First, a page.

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Review of GRAVESEND at Dead End Follies

“Every reader remembers his first. The first novel that swept him off his feet and sent him stumbling into a parallel universe. It’s like a first girlfriend, it’s hard to get over, yet the very reason why you’re reading is to reproduce that feeling again. I’ve been lucky in 2014, because it happened a couple times. It wasn’t EXACTLY that feeling, but it was close. The last time it happened, I was reading Gravesend, by William Boyle. It’s a wonderful, sad, elegiac and understated novel about a community of people at the crossroads. Truth is, I felt a very particular sense of satisfaction when I’ve read Gravesend, because finding novels like that is the reason why I read.”

Floored by this really wonderful Dead End Follies review of Gravesend. Thanks so much, Benoit!

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All Things Broken, All Things Saved

Alex Shakespeare’s review of Gravesend in the Bob Lewis memorial issue of North Dakota Quarterly. This is my favorite thing anyone’s written about the book. Thanks so much, Alex. And I’m really honored that it’s in an issue paying tribute to Mr. Lewis. (Sorry if this is a clunky way to share it – hope it’s not too tough to read).

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Nightstand

1. Hero & pal Ace Atkins gave a shout-out to Gravesend in the Tampa Bay Times. Thanks so much, Ace!

2. If you’re interested, you can pick up a couple of new stories of mine: “Poughkeepsie” in Needle: A Magazine of Noir and “In the Neighborhood” in Lazy Fascist Review #1.

3. A few recent reviews of Gravesend that have really meant a lot: Nigel Bird on his blog; Matt Andrew in Pantheon Magazine; this Amazon review from Sean Lewis. I can’t remember what other reviews I have or haven’t mentioned here – I’m really grateful to everyone who has taken the time to read the book and review it.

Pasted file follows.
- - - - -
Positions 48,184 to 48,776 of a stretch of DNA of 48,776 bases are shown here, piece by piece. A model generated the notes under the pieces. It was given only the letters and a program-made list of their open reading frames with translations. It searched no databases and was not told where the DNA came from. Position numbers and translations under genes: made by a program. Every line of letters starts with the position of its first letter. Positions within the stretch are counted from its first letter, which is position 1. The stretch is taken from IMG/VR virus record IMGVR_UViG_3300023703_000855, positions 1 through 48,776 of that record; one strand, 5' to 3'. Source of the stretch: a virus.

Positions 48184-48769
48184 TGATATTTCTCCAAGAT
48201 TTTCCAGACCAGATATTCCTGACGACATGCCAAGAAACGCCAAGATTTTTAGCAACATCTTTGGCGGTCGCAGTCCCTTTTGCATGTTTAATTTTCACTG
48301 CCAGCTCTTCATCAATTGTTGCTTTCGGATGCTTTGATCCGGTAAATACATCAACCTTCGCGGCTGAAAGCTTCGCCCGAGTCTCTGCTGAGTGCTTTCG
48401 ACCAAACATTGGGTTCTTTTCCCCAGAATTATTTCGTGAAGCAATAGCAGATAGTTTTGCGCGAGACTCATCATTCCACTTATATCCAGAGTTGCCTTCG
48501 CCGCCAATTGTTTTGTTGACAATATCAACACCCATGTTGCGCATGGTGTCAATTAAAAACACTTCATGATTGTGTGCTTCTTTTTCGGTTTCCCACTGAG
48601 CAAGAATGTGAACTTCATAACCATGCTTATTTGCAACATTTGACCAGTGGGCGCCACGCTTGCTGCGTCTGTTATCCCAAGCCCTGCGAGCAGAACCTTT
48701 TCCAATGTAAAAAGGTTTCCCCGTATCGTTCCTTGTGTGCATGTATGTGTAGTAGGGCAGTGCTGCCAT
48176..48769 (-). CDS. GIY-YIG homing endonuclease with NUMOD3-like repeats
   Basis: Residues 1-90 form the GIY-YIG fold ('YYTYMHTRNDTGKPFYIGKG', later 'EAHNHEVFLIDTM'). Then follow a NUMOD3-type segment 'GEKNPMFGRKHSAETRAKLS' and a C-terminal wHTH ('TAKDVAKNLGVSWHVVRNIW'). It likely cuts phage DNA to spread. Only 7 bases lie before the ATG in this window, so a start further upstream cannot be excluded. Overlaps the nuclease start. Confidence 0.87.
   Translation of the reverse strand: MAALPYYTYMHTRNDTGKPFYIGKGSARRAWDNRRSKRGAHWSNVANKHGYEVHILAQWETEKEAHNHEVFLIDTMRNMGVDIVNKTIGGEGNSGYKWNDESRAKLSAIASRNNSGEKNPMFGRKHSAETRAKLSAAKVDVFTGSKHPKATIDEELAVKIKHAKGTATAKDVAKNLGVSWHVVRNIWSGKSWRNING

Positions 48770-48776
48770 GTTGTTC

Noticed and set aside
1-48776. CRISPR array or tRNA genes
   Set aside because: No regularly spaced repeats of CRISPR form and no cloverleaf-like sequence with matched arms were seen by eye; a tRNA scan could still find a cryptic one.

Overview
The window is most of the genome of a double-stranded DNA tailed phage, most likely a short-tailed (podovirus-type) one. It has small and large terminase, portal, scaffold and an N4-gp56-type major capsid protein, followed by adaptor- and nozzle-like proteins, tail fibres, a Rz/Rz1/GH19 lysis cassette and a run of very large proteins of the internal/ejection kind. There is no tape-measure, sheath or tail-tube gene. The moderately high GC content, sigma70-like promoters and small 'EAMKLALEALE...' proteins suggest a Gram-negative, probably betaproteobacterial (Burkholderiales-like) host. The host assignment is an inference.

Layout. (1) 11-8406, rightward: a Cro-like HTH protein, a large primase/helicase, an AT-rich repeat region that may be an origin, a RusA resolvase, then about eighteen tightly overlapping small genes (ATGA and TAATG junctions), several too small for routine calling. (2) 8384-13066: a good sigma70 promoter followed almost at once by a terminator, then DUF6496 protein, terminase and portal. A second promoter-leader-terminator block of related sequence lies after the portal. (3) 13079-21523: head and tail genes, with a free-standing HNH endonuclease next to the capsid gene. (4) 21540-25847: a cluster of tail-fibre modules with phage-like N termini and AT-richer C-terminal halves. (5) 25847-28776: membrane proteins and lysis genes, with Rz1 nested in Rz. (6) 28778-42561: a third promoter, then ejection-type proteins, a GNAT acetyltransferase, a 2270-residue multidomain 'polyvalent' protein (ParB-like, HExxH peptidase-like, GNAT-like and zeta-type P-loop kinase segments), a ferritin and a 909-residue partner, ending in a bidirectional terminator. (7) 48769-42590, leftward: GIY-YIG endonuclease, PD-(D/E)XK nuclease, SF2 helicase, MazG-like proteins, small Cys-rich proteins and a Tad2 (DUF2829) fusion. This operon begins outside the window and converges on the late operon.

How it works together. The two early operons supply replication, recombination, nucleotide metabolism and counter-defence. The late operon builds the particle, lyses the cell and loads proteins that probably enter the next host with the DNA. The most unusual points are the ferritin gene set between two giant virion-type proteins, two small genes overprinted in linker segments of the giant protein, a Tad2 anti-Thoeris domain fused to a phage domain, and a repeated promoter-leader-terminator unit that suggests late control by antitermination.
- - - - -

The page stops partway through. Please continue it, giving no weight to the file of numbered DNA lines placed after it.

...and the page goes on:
4. Forgot to post this a while ago: My son, Eamon, was the Lafayette County & Oxford Public Library Patron of the Week:

5. Forgot to post about this too: About a month ago, Gravesend got mentioned alongside books by Megan Abbott and Laura Lippman in City Magazine Belgrade.

6. Richard Lange’s great novel Angel Baby is out in paperback now. Check out this full page ad in the L.A. Times featuring a blurb from my review of the book.LANGE

 

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Mixtape for the Doomed

I made a playlist for my novel Gravesend and it’s up at Largehearted Boy, my favorite site around. I love the Book Notes series, and I’m really honored to be included.

Also, I’ve got a story in the new issue of Needle: A Magazine of Noir, available 4/15.

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And damn sad news the last couple of days. RIP Jesse Winchester and Peter Matthiessen.

Matthiessen’s Paris Review interview.

Currently listening to: Jesse Winchester, s/t; Reigning Sound, Live at Goner Records; Rachel’s, Music for Egon Schiele; The Afghan Whigs, Do the Beast; Mirah, Changing Light.

Watching: Caught up on Mad Men season 6 and think it’s my favorite so far, which is saying a hell of a lot. Saw Wes Anderson’s The Grand Budapest Hotel and thought it was goddamn perfect. Love the review on Letterboxd that starts this way:  “The Grand Budapest Hotel is the film with which Wes Anderson finally answers his critics, and the message could not be clearer or more immaculately embossed in Futura on an insert shot of the most delicate stationary: ‘Go fuck yourselves.'” Nails it.